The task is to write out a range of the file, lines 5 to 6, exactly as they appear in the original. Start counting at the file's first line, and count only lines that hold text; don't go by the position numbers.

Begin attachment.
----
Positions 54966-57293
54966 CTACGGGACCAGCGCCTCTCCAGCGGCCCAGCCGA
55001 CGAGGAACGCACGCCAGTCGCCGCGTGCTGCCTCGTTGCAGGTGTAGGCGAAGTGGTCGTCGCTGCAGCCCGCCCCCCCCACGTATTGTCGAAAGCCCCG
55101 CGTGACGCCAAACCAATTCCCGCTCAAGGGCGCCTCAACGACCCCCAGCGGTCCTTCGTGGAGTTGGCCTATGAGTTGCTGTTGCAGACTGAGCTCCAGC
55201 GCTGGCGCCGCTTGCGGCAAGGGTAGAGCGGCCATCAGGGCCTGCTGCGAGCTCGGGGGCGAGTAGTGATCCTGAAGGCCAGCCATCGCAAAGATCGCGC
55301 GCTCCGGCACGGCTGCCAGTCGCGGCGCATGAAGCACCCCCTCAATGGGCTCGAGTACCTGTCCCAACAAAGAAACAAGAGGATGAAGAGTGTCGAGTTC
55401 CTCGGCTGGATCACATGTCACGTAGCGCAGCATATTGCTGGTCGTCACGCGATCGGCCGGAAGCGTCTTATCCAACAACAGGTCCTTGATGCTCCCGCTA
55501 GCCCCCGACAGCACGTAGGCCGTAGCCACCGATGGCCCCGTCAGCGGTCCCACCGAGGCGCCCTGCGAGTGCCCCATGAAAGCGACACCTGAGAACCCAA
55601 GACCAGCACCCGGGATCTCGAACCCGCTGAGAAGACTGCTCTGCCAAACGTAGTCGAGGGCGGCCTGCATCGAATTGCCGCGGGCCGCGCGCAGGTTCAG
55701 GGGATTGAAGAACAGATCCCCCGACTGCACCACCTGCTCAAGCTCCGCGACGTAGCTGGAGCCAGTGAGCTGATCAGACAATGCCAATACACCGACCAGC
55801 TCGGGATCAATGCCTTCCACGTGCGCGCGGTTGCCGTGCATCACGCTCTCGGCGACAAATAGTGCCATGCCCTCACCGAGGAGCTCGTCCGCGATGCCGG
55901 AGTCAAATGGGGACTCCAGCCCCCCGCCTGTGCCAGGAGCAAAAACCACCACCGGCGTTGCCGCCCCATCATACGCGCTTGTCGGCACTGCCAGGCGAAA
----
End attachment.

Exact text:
55201 GCTGGCGCCGCTTGCGGCAAGGGTAGAGCGGCCATCAGGGCCTGCTGCGAGCTCGGGGGCGAGTAGTGATCCTGAAGGCCAGCCATCGCAAAGATCGCGC
55301 GCTCCGGCACGGCTGCCAGTCGCGGCGCATGAAGCACCCCCTCAATGGGCTCGAGTACCTGTCCCAACAAAGAAACAAGAGGATGAAGAGTGTCGAGTTC